The Bursapor-Amedspor Turkish Cup match on 31 January, 2016 confirmed what many in Turkey feared. Amedspor’s surprising upset victory—1-2 to take them into the quarterfinal—was the biggest shock. What happened off the field, however, was sadly all too predictable.

While the away fans of Amedspor were not allowed into the stadium due to security concerns the match was still televised live on ATV, a channel known to be close to the ruling AKP government. During and after the match, fans took to Twitter to voice their displeasure with announcer Gökhan Telkenar. Among other things, he refused to refer to the Amedspor team by name. Instead, he called them “onlar”, or “them in Turkish”. Unfortunately, this kind of behavior by the employee of a national TV Channel only served to exacerbate the divide between Kurds and Turks that has recently been re-emphasized by the government, prompting some commentators to even speak of civil war.

As with most things in Turkish football, however, the entire situation was not without irony. An Tweet by Amedspor asked the rhetorical question “Bursa Takımında Türkiyeden sadece 2oyuncu var. Gerisi hepsi yabancı.

Bizde Türkiyenin her halkından oyuncu var.
Ama biz hainiz Bursa milli”/”On the Bursa team there are only two players from Turkey. Everyone else is foreign. On our team we have players from every group [of people] in Turkey. But we are the traitors and Bursa are national[ist]”. A cursory look at the line-up card confirms Amedspor’s assertions—at least as regards the starting XI. Bursaspor’s lineup boasted two Turks—Goalkeeper Mert Gunok and Forward Sercan Yildirim—while everyone else was non-Turkish: there was a Cameroonian, a Japanese, a Senegalese, an Australian, a Hungarian, a Slovak, and two Czechs. By contrast, third-tier Amedspor had a lineup of all Turkish nationals.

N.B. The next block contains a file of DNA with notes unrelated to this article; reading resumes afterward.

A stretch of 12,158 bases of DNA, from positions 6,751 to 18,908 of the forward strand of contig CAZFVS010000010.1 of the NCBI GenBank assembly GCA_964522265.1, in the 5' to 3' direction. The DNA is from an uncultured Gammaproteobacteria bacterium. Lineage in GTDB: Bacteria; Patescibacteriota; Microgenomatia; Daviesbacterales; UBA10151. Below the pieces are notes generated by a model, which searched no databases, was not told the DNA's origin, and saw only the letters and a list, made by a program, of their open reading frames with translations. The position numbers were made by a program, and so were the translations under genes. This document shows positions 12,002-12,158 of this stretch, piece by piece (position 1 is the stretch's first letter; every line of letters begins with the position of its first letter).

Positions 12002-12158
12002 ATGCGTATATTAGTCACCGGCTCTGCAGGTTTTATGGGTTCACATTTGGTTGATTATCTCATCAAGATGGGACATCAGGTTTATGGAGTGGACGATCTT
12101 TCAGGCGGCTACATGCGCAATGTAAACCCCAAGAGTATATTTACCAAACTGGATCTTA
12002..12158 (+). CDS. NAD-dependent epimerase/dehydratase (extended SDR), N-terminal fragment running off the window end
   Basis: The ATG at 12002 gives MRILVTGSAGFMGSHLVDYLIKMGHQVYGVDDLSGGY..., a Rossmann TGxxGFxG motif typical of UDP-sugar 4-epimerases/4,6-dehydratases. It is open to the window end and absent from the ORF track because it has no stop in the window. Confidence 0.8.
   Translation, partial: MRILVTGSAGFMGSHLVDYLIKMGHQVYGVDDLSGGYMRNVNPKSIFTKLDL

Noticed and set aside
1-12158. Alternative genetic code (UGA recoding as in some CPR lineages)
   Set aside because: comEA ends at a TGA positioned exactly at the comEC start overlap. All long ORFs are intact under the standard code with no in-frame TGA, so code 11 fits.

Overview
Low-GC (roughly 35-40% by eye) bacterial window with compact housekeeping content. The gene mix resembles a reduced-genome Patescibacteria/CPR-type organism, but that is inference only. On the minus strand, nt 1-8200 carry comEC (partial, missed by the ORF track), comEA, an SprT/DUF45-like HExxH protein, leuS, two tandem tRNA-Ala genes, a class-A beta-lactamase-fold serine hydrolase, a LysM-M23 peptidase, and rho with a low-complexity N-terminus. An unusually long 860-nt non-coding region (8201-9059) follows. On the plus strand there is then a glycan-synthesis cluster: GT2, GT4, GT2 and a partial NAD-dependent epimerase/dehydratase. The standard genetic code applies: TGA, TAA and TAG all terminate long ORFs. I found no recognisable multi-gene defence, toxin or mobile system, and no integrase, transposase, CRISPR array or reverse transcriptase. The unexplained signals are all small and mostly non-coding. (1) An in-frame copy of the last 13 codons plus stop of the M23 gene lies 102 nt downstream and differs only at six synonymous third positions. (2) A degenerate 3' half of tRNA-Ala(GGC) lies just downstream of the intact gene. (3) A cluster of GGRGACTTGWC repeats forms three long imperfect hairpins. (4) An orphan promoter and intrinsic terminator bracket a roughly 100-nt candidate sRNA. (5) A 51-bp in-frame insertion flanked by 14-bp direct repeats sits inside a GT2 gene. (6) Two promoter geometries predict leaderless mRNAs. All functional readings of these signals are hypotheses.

The founder of Amedspor’s fan group, Barikat, Bilal Akkalu had spoken before the match explaining the troubles his team faces during away matches. The home teams treat Amedspor as if they, in Mr. Akkalu’s words, “come from another country”. The divisive policies of the AKP government are swiftly manifesting themselves in Turkey’s most popular sport, football. Where the sport could once unite the country—such as during Galatasaray’s run to the 2000 UEFA Cup and Turkey’s international success during the 2002 World Cup and 2008 European Championships—the sport (with the aid of the government) is now becoming a forum for airing political differences predicated on ethnic lines. The process started during last year’s Turkish cup and, unfortunately, seems to be continuing. Let us hope that whichever team (and fans) Amedspor face in the quarterfinal round are more cognizant of the influence that football holds over the general populace. If sport can unite—rather than divide—let it be shown in the next round of matches. Otherwise, it will certainly be a difficult road ahead for both Amedspor and the Turkish nation.

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